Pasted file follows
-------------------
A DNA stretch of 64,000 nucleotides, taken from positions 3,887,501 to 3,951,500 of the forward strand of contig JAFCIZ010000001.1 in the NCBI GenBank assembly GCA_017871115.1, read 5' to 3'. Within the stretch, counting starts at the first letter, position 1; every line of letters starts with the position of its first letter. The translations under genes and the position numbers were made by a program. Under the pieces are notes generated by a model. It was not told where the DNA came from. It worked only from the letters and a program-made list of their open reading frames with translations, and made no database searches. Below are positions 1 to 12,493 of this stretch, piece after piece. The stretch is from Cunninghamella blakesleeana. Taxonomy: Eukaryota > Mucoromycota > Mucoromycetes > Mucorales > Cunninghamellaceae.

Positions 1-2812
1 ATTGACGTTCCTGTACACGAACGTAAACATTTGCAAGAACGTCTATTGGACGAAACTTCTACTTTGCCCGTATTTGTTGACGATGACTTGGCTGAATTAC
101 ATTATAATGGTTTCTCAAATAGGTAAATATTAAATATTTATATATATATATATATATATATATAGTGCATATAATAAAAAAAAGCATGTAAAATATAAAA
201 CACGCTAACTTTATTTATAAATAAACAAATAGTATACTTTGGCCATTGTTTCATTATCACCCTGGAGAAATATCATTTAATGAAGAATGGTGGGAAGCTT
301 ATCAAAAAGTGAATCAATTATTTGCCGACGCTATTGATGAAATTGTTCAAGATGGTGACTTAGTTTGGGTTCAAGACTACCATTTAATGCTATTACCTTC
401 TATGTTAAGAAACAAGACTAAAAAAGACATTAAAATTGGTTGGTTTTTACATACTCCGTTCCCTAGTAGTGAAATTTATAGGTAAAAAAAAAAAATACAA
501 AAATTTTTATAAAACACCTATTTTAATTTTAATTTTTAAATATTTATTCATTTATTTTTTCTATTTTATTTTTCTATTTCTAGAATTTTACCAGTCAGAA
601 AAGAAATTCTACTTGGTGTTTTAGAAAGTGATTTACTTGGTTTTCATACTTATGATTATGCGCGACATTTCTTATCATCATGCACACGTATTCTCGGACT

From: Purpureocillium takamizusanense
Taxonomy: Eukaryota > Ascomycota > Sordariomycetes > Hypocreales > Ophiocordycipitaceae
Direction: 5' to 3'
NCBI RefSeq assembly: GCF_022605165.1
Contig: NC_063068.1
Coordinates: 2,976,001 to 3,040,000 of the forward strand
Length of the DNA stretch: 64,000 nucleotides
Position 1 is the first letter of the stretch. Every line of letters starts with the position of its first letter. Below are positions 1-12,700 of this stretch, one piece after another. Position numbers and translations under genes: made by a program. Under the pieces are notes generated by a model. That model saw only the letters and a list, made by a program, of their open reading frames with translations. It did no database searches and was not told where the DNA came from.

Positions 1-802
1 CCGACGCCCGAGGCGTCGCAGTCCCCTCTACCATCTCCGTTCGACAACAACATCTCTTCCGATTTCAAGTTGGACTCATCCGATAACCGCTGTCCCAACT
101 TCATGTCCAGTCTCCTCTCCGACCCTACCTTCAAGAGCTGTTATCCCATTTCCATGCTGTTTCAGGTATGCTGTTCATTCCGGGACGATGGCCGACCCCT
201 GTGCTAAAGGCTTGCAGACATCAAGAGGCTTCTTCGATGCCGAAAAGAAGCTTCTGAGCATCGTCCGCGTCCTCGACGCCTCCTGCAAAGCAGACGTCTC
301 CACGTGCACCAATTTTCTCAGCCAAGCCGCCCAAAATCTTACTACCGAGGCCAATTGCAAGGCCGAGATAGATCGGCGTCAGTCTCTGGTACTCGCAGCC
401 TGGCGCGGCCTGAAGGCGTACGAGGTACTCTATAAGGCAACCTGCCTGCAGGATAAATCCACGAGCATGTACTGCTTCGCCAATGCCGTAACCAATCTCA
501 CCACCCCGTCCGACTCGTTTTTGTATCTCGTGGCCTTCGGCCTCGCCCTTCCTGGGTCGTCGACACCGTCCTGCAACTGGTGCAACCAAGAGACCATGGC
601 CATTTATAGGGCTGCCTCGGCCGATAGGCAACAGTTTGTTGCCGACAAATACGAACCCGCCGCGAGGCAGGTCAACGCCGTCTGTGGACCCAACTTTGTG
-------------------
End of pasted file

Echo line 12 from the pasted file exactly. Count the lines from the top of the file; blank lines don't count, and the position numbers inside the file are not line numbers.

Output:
Direction: 5' to 3'